fused line, but was quickly formed and placed in position to cover the left flank of the Tenth New York Cavalry, which had been ordered to our support some time before. This regiment, after delivering two or three volleys, went rapidly to the rear, leaving my battalion to cover their shameful retreat. The enemy were in strong force and moved rapidly against us, and my men could do nothing but keep up a running fight until we passed through Colonel Janeway's lines, who, with the first and second battalions and a Michigan regiment, was gallantly holding the enemy in check. Major Hart, with the first battalion, had been sent out to my support, but meeting the brigade of the enemy which had moved on my right was unable to get to me. Hart fought his command, as he always did, with signal courage, great skill, and telling effect upon the enemy. It was his last fight. He was shot dead in his saddle; the bullet entered his right cheek and passed through the spinal column. Colonel Janeway, with his own and a Michigan regiment, with detachments from other regiments, slowly retired before the overwhelming force of the enemy to the road leading from Dinwiddie to Five Forks, where he connected his left with the remainder of the brigade. The enemy here changed his direction and operated wholly on the left, forcing the whole Cavalry Corps back to Dinwiddie Court-House. Here we remained for the night, the enemy in pistol-shot distance.
The casualties this day were as follows: Major James H. Hart, killed; First Lieutenant J. Killey, captured; First Lieutenant and Acting Commissary of Subsistence C. W. Camp, captured; 3 enlisted men killed, 6 enlisted men wounded, and 4 captured.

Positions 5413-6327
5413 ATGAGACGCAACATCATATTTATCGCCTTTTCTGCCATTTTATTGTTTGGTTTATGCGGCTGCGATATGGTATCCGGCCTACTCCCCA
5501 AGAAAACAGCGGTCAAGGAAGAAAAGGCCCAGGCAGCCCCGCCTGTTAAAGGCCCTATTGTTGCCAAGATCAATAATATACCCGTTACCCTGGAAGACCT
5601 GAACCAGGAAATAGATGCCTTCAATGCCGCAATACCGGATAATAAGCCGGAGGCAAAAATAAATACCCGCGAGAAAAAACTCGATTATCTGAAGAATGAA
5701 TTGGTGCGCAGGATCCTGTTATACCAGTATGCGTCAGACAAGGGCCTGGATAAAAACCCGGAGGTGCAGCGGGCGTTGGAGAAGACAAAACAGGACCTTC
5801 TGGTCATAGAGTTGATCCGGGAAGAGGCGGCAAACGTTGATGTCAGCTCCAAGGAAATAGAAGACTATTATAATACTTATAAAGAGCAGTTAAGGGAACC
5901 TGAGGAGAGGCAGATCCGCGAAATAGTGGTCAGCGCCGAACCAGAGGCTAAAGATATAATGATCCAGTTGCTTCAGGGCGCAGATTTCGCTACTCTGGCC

Early the next morning the enemy was pushed back, his forces routed, and many prisoners taken. On the 1st and 2nd of April our brigade remained in camp near Dinwiddie Court-House, guarding the trains of the corps. On the night of the 2nd we moved from Dinwiddie Court-House, in the rear of the trains, to the Claiborne road, in the vicinity of Hatcher's Run, bivouacked for a few hours, and then (the morning of the 3rd) pushed on, crossing the South Side Railroad at Sutherland's Station. We marched that day to Wilson's plantation on the Namozine road, where we encamped for the night. The line of march was resumed early the next morning, the 4th, on a road running parallel to the one Lee was retreating. We arrived at Jetersville, on the South Side Railroad, about 4 p.m. It was expected that the enemy would be found in force at this place; nothing, however, was found, and the cavalry was ordered to bivouac for the night. Pursuant to orders received from the brigade headquarters, Captain Craig, with Companies A and B, reported to General Davies, who instructed him to push down the Amelia Springs road and ascertain if any force of the enemy was there. Captain Craig obeyed his instructions to the letter, returned, and reported having captured 22 infantry soldiers, 38 horses, and a number of mules, all of which he brought into camp. From these prisoners it was learned that Lee with his army was at Amelia Court-House. At 3 o'clock on the following morning our brigade was moving toward that place. Arriving at Paine's Cross-Roads General Davies learned that the enemy's wagon train was but a short distance off. Pushing rapidly on we soon struck the advance guard, consisting of one brigade of cavalry, one regiment of infantry, and a battery of artillery. General Davies at once charged and routed this force, captured a large number of prisoners, 5 pieces of artillery, 180 wagons, 340 horses and mules. The wagons were all burned; the prisoners, artillery, and animals were all brought off. In this charge five battle-flags were captured by the following-named